How I design logos for for side projects as a non-designer

I’ve never been great at design; the idea of designing a logo I was proud of has always seemed daunting.

Over the last few months, I’ve been hacking away at a few side projects, all web apps. In doing so, I put together a repeatable process for designing an above-average logo as a non-designer.

I wanted to share it here to see if others had any suggestions for how to improve it.

I wrote up more detailed step-by-step instructions here on DinoSaaS if you’re interested. This post is a shorter summary.

I break it down into 4 steps:

Step 1: Choose a color palette

I stumbled upon this site called Colorhunt on ProductHunt awhile back. I usually start in their “Popular” section.

Step 2: Choose a Google Font

Google Fonts has hundreds of free fonts.

You can browse the page for a font that catches your eye. But as a starting point, I find it easier to do some Googling for articles where authors list their favorites.

Step 3: Find a logo mark

I’ve been using free icons on Flaticon. You need to include an attribution link for your free icons, but I don’t mind doing that for side projects (or you can shell out a bit of cash to avoid it).

I recently discovered that if you download an SVG file, you can import it into a design tool like Figma and edit it! 🤯

Step 4: Combine text and mark in Figma

Figma has a bit of learning curve, but I found that if you take the time to read up on it and study examples, you can get to the point of being dangerous with it pretty quickly.

First, I add a text box with my company name, formatted with my chosen color and Google Font.

Next, I import the mark as an SVG, placing it next to the text box. Then I edit individual layers on the SVG to match my color palette.

Sometimes I’ll get fancy with a stroke, shadow, or blur effect. Easy to do, but as a non-designer, I try to keep things simple.

Next, group the text and mark together and export it. Voilà - you’ve got a halfway-decent logo!

Here's an example logo made with this process:

Let me know if you have any suggestions for how to improve my process!

  1. 9

    You should call yourself a designer. 👍

    What I'd do differently, is to avoid stroke on the text.
    I'd keep the words uppercased, differentiate the weight if necessary (by skipping one).
    Make the text height half as the icon.
    Give it an x-height spacing.


    I wasn't aware flaticon improved their quality that much, thanks for the tip.

    1. 2

      Wow, these are great! Love the ideas; I'll add those to my toolbelt for future projects :)

  2. 3

    Just made a quick logo for an upcoming Substack newsletter using Coolors and The Noun Project. Thanks for the recommendations! @hschne @peterparker @stevenkkim

    The MVP Sprint logo

    1. 2

      Super cool, like it 👍

  3. 3

    Another good source for logo icons is https://thenounproject.com
    It's an insanely large collection (website says over 3 million icons), and at $2.99 per icon, it's super affordable.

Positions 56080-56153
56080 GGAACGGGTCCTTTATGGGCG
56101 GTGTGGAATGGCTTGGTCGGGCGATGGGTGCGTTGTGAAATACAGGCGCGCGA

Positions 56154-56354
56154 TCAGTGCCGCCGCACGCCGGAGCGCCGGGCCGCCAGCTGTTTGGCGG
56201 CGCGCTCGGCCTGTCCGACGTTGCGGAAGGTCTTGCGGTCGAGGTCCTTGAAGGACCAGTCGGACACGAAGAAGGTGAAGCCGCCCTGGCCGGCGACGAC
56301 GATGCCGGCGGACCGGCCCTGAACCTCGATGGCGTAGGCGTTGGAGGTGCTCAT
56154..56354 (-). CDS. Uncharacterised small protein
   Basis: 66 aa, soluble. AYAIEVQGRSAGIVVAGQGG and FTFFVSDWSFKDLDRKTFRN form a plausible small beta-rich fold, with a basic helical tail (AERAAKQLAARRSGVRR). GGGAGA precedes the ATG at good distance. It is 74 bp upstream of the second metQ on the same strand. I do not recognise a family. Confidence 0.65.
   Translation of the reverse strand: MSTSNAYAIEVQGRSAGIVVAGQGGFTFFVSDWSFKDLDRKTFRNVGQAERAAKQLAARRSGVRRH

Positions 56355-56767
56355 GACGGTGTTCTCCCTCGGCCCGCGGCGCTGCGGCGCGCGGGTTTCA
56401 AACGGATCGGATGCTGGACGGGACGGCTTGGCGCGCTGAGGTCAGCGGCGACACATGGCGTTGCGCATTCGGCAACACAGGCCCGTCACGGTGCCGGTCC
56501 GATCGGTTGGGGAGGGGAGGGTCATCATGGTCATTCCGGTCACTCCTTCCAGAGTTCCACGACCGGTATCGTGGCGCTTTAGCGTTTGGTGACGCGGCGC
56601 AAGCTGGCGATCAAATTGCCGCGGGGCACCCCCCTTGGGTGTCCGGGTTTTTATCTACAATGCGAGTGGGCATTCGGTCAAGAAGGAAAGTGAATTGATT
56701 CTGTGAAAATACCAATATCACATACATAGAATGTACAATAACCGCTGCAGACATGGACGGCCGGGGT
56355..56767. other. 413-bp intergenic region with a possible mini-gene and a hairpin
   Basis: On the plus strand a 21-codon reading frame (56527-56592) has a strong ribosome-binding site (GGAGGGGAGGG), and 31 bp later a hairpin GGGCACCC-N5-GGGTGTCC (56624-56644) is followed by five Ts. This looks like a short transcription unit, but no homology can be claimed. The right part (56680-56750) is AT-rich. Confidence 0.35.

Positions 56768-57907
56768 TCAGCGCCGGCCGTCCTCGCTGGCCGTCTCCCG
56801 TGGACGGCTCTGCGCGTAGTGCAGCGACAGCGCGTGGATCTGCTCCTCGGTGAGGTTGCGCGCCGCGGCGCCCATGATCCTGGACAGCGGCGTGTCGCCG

1. 1

      Thanks, that looks like an awesome resource. I'm glad I posted this; there are so many great tools out there I was unaware of.

      1. 1

        Glad to help. Your logo-creating process is great. Soon you'll have to stop calling yourself a "non-designer" 🙂

        1. 1

          Thank you! And you're right; as Indie Hackers, I guess we all need to "own" the many hats we wear.

  4. 2

    Nice summary! 👍

    Just to add to that: I found Logos By Nick an incredibly helpful youtube channel. A collection of logo design videos using GIMP.

    Also, if you feel creative you can use coolors.co to generate color palettes or adjust the ones found on Colorhunt.

    1. 1

      Subscribed to Nick!

      Coolors looks neat! I'll definitely be using that next time.

  5. 2

    Nice step by step 👍

    I can relate, that's kind of the way I followed to create the logo of Tie Tracker 😉.

    To generate the color palette, I like to use Colormind and Coolors.

    1. 2

      I like the Tie Tracker logo! You were more ambitious with actually designing your own mark, good for you.

  6. 1

    Engineers should learn figma a little. Comes very handy.

    I did same thing yesterday but for illustrations. I bought some from iStock and then changed their colors to match my pallete in figma.

    1. 1

      Oh neat! I've never worked with illustrations but see a bunch of them being posted on Product Hung. I'll have to try sometime.

  7. 1

    I use https://brandmark.io/. Their style is quite modern to my POV. $65 is a very good deal for all you need, including logos (multiple color variants), icons, brand guidelines, social medias, presentations, mockups, etc.

    P/s: They have a side free product https://namelix.com/ that I usually use to create brand name and logo together.

    1. 1

      Someone else just recommended namelix to me; that seems like an awesome starting point for coming up with a name. Definitely will use that next time.

      Just walked through the Brandmark flow and that's awesome too. Even without paying, it gives a ton of value with initial inspiration. I could see myself paying for the $65 if I had already been reeled in by a logo I really liked.

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